Making waves in a sea of noise


There is a common misconception that the term Sound Branding refers only to the creation of ‘sonic logos’ or ‘sound signatures’. While these elements undoubtedly played a significant part in developing the field, it has expanded into something much richer and more valuable than a synonym for jingle-making. In its totality, it’s about the strategic curation of anything that can be usefully heard by a target audience – this could be a bespoke composition for an interactive product, the playlisting for a chain of hotels, or even an installation of generative sound art for a department store.

All of these examples can communicate wildly different messages and, depending on the way the sound is composed, produced and implemented, can significantly affect the way we think, feel, move, behave, shop and even taste. It is an evolutionary fact that more information is conveyed by sound than any other medium – and, crucially, in a shorter space of time. Just think how a single well-timed cough can leave you in stitches, without so much as a word from anyone, or how your mother’s tone of voice can signal you to back slowly out of the room and just hope she didn’t see you.

Cast your mind back to the early 1970s, and imagine you get a call on the home phone – what does it sound like? Probably rather different to the current preference on your smartphone. But following a ruling by the Federal Communications Commission in 1975, third-party devices were allowed to be connected to phone lines. This led to the production of accessories designed specifically for telephone ringers that changed the sound from mechanical bells and chimes to electronic tones and melodies. There are even stories of people making their own ringers by removing the chips from musical greeting cards or children’s toys, and hacking them to play on the arrival of a call.

Thirty years later, electronic telephone ringers are the new normal and, whilst still referred to as ‘ring’ tones, they’ve opened up an invaluable opportunity for sound designers, musicians, and brands alike. Their reinvention allowed them to transform into a highly profitable part of the music industry, and they quickly became one of the best methods for stamping your identity on the world. A great example of this is the original Nokia ringtone, which had its debut in 1992. A quarter of a century later, it’s still heard around the world at the staggering rate of 20,000 times a second. It may seem odd to think it now but, at the time, the sound was synonymous with a new urbane and technological cool. It not only established the Finnish brand as a household name, but also helped shape users’ social identities and status.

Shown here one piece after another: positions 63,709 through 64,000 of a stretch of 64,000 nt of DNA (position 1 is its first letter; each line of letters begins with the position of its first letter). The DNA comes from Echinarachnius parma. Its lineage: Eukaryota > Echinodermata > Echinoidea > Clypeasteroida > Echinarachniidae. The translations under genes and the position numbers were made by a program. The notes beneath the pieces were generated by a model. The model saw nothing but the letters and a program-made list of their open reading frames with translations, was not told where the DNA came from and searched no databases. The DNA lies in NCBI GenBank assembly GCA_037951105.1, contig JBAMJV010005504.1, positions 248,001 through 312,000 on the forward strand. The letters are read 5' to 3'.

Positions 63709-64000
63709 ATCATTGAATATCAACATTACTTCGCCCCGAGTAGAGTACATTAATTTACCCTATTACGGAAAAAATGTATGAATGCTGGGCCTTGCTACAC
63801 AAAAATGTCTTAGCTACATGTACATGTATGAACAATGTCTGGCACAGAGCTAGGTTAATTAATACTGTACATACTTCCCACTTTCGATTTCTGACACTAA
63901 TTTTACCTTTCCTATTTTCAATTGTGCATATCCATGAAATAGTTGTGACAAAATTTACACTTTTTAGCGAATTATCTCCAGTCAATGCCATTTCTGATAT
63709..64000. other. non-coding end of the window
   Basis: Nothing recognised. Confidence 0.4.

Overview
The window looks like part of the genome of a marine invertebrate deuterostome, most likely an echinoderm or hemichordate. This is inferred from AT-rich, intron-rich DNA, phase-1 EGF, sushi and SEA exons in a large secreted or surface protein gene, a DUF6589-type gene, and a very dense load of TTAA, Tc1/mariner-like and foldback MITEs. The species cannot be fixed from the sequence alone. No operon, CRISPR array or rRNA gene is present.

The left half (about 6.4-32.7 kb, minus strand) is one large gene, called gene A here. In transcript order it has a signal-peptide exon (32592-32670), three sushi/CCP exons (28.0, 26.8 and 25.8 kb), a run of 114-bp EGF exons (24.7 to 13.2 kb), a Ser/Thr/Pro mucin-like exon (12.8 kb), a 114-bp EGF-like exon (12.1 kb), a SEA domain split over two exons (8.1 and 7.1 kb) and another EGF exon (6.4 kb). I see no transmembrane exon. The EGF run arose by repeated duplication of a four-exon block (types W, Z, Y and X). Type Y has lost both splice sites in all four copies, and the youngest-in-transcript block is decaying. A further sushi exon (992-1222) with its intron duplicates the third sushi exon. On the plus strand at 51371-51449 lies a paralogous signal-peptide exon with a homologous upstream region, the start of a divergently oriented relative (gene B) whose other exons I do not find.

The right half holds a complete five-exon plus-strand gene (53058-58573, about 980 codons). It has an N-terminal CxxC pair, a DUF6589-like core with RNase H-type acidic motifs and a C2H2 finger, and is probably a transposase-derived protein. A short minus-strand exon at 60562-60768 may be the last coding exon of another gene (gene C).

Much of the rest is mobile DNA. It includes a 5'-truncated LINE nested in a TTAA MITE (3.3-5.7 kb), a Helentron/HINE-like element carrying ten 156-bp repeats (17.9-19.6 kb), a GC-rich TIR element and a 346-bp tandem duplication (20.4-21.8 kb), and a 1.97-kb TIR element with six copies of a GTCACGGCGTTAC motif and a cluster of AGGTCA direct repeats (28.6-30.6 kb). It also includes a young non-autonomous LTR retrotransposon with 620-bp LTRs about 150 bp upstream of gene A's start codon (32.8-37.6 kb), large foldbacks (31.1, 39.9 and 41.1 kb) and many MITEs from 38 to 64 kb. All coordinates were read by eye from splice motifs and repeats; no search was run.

Modern life is increasingly noisy. Representing yourself through sound has never required more careful consideration

The advance of technology continues to redefine and reframe the potential of sound branding. Last month, the US Federal Government ruled that from September 2019, hybrid and electric cars must meet a set of rather stringent sound requirements for the safety of the blind in particular, as well the general public. Just as the telephonic ringer became a creative and valuable space, how might the sound of an engine be replicated, replaced or reimagined? What will the choices you make, when that day comes, say about you and your conveyance? And how might that sound be put to strategic, commercial purpose?

Good sound branding, of course, is as much about understanding the power of silence and the value of less over more, as it is knowing what noises to use and where to put them. To continue the automotive theme, both Ford (for the Mustang) and BMW (M5) developed systems to reproduce the brooding rumble of their engines inside the car. On the other hand, quietude is king for Rolls-Royce – it famously claimed that the loudest thing you’d hear while cruising at 60 mph would be the ticking clock on the walnut dash.

If I told you to think of Nike, Apple or McDonald’s, one of the first things to spring to mind would be the swoosh, a glowing apple, or the arches of the golden ‘M’. Of course, whilst the value of visual identity has long been understood, sonic identity has had to patiently wait its turn to shine. That day, however, may well be upon us. With the internet as a cultural catalyst, most sectors now overflow with the noise of competitors vying for attention.

It’s not just advertising that’s turning up the volume either. The whole world is getting louder by the day. Whether it’s machinery or music, pedestrians or planes, modern life is increasingly noisy. Representing yourself through sound has never required more careful consideration, yet many brands, agencies, stores and other commercial environments still reach for off-the-shelf solutions. An Oxford University study showed that incongruent sound will reduce the impact of visual communication by 86%, whilst congruent sound would increase it by a staggering 1107%. The brain likes the right sounds in the right places. Just think back to Nokia’s ringtone, or Intel’s five notes – surely to have a sound that conjures the brand and its values in the hearts and minds of consumers is something that all companies should aspire to? 

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